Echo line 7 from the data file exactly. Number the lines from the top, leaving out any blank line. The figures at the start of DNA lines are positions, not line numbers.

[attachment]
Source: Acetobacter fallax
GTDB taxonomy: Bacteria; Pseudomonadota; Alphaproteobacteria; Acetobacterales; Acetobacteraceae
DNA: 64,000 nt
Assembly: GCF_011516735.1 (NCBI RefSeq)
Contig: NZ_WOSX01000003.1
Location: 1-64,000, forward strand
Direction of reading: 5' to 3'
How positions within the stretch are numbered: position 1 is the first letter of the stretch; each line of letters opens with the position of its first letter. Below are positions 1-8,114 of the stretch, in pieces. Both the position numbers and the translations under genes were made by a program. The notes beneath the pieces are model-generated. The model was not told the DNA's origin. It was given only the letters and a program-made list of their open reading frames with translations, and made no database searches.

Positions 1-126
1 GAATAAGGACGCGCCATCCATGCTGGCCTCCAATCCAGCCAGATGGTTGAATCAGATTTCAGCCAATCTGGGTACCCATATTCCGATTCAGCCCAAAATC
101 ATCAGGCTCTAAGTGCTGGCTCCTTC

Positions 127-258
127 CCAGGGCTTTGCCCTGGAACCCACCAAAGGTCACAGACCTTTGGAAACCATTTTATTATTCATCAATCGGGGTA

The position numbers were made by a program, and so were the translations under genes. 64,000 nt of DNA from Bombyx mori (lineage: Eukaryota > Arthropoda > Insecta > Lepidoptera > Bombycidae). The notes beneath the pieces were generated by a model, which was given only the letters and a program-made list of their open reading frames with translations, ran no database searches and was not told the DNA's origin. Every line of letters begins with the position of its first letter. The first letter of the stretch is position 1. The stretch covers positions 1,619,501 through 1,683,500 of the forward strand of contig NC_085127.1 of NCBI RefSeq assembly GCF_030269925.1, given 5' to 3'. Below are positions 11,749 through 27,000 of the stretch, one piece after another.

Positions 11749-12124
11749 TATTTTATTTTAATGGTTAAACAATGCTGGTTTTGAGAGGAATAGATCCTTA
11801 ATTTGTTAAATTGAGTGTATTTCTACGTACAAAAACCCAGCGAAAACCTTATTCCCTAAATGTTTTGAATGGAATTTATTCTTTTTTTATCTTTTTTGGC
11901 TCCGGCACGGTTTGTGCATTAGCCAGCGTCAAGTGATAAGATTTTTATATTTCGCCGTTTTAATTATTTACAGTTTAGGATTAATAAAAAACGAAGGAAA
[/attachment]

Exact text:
Direction of reading: 5' to 3'